KIRKLAND, Wash. (AP) -Charlie Frye fidgeted. He spun the ball between his hands. He pantomimed a throwing motion, complete with a hip turn and follow through.
All this, while quarterbacks Matt Hasselbeck and Seneca Wallace ran plays he'd never seen, in a place in which he knows almost no one.
When he finally got the chance to join his new Seattle Seahawks teammates in a huddle, Frye didn't even get to run their plays. He peered up to read diagrammed schemes of the Arizona Cardinals, the Seahawks' opponent this week. A coach was holding those up from the pages of a three-ring binder for 11 practice squad prospects and reserves.
From NFL starter to scout team ... in 48 hours.
``It is a little shocking,'' Frye said, still appearing stunned after his first practice since the Cleveland Browns traded their starting quarterback to the Seahawks for a sixth-round draft pick.
Since the NFL and AFL merged in 1970, no quarterback had ever started an opener and been traded before Week 2.
``It's never happened? Really?'' Seahawks coach Mike Holmgren said.
As Frye said, ``There is a first time for everything.''
Seattle's Gil Haskell is the Frye's fifth offensive coordinator since 2004, his senior season at Akron.
``I'm going to have a pretty balanced football IQ. There isn't an offense that I won't have at least a little bit of experience in,'' the 24-year-old Frye joked.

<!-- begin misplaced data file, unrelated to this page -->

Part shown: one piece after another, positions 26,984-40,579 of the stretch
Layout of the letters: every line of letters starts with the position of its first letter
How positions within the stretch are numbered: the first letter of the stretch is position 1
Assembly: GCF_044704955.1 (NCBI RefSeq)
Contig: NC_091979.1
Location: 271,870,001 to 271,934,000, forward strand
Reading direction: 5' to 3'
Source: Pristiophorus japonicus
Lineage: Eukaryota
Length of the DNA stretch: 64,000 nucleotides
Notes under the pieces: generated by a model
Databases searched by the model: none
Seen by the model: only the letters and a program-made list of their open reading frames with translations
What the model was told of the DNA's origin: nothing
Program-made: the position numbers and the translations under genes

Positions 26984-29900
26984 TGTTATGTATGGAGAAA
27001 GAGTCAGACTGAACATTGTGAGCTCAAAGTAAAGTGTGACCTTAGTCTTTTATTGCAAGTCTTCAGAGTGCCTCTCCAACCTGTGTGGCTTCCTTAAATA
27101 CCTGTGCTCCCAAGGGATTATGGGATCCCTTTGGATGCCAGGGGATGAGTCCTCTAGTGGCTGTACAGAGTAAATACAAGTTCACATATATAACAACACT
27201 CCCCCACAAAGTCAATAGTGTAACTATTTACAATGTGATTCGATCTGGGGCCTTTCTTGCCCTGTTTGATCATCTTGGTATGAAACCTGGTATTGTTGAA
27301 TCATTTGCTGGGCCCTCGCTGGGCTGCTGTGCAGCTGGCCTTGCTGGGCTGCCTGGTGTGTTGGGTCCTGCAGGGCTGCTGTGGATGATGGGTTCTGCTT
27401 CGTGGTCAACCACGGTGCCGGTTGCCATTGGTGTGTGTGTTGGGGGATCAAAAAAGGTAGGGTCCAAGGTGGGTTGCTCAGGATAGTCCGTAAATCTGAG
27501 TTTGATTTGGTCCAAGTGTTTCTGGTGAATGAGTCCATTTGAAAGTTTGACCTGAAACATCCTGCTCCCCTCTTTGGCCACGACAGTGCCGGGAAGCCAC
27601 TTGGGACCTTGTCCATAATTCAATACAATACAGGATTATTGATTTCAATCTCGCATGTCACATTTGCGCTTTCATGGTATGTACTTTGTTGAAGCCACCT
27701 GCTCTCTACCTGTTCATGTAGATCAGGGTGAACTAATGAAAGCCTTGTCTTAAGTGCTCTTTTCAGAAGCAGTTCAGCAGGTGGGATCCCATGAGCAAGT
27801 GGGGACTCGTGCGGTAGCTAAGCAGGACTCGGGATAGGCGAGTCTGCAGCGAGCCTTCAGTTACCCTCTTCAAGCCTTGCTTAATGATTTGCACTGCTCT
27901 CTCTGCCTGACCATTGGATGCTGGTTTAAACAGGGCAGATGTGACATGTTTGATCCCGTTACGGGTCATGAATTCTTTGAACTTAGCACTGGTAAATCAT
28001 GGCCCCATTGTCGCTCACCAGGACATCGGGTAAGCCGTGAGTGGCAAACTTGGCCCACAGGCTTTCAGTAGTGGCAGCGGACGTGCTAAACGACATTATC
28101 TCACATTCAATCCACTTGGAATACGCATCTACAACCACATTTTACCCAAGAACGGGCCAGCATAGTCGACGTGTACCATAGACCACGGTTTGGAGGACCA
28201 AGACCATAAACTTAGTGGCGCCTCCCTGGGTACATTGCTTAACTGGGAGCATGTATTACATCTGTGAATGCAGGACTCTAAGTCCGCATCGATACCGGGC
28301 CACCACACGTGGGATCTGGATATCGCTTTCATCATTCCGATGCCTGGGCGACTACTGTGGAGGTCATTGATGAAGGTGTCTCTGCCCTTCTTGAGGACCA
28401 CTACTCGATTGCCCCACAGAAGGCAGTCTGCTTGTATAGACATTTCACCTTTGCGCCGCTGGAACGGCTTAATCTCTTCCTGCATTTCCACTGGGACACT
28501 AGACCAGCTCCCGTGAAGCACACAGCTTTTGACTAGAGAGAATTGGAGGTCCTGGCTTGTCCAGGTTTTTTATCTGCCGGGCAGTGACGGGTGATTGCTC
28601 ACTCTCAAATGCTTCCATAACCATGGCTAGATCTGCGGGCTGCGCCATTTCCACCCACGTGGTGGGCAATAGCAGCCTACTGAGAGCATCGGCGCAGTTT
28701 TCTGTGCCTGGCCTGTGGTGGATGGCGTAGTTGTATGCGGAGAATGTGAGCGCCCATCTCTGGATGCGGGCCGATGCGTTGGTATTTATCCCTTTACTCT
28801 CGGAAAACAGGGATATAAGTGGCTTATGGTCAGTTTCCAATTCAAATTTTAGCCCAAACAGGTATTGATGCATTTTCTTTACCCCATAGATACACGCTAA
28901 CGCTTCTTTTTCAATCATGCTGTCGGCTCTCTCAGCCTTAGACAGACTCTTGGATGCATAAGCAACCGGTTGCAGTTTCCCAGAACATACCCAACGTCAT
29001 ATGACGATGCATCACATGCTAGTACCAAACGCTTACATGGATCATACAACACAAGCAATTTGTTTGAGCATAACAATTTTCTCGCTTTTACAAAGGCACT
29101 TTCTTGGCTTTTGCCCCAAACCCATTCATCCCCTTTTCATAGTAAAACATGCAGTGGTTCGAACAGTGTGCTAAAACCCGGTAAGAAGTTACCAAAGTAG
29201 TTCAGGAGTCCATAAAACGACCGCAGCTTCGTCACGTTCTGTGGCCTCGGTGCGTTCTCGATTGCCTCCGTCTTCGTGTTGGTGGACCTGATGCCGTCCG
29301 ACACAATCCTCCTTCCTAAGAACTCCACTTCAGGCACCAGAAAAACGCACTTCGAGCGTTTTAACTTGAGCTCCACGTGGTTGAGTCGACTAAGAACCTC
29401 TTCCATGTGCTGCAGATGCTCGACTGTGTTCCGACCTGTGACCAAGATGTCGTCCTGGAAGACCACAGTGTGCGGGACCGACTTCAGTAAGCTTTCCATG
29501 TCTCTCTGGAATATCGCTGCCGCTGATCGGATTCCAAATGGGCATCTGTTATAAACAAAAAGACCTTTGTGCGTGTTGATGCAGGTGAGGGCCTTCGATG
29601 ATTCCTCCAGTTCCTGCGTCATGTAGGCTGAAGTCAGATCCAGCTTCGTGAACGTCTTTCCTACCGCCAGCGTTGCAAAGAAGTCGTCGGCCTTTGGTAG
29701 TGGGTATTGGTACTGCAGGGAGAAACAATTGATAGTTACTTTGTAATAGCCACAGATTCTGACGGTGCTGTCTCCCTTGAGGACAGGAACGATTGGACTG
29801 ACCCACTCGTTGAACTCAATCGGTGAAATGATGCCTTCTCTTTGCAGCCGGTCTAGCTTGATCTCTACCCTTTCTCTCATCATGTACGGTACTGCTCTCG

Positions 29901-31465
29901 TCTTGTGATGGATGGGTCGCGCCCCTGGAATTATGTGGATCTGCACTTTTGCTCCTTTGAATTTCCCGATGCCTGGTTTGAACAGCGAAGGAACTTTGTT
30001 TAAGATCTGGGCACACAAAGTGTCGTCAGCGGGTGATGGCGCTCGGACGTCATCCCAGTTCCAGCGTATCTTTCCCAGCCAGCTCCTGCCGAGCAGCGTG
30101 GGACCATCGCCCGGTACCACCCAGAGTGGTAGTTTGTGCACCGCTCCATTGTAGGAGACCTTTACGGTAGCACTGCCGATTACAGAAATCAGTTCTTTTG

``I'm just trying to find the positives. That's just the way I am. Coming out here, being with coach Holmgren and his track record with quarterbacks, and being with Matt and Seneca, I think it's going to be a positive situation for me.''
Eventually, perhaps. But not immediately.
It's going to take weeks just for Frye to learn Seattle's plays. When he does, Hasselbeck will still be starting. And Wallace, who won both games when Hasselbeck was injured last season, will be the backup.
Before being benched - and traded - Frye was 4-for-10 with one interception and five sacks in less than one half of Cleveland's embarrassing, 34-7 loss at home to Pittsburgh on Sunday. The Browns then decided Derek Anderson, now, and Brady Quinn, soon, was their answer at quarterback. Frye left Cleveland 6-13 as a starter.
``If I was him I would feel kind of bad about that whole deal,'' Holmgren said. ``He said, 'I'm so excited to be there.' I said, 'Well, I appreciate that. But you are probably a little shocked, aren't you?' And he goes, 'Yeah.' And then we got down to it, how he really felt.
``I've been around quarterbacks a long time, and that would a hard one to deal with. We will bring him along. He's a bright guy. And I think there is a little bit of a period here where he has to figure out what happened. And then once that's happened, we'll start teaching him our stuff.''
On Wednesday, quarterbacks coach Jim Zorn was showing Fyre the fundamentals of footwork in Holmgren's intricate West Coast offense. Zorn also explained the plays Hasselbeck was running with the first-team offense. Zorn and Frye then stayed on the field running plays with four reserve receivers for 20 minutes after practice.
``I think it will be humbling for him at first. I know it is,'' Zorn said.
Frye would say only of his Cleveland days, ``I think when you put a lot of time in something and really dedicate yourself to something, you want to see the other side of it. But this is the NFL. Change happens all the time and you just have to take advantage of your opportunities.''
Frye did find one familiar face in Seattle. Safety Brian Russell played the previous two seasons in Cleveland.
``For him, I'm sure it's awkward. Just crazy,'' Russell said. ``But this is probably a blessing in disguise for him.''
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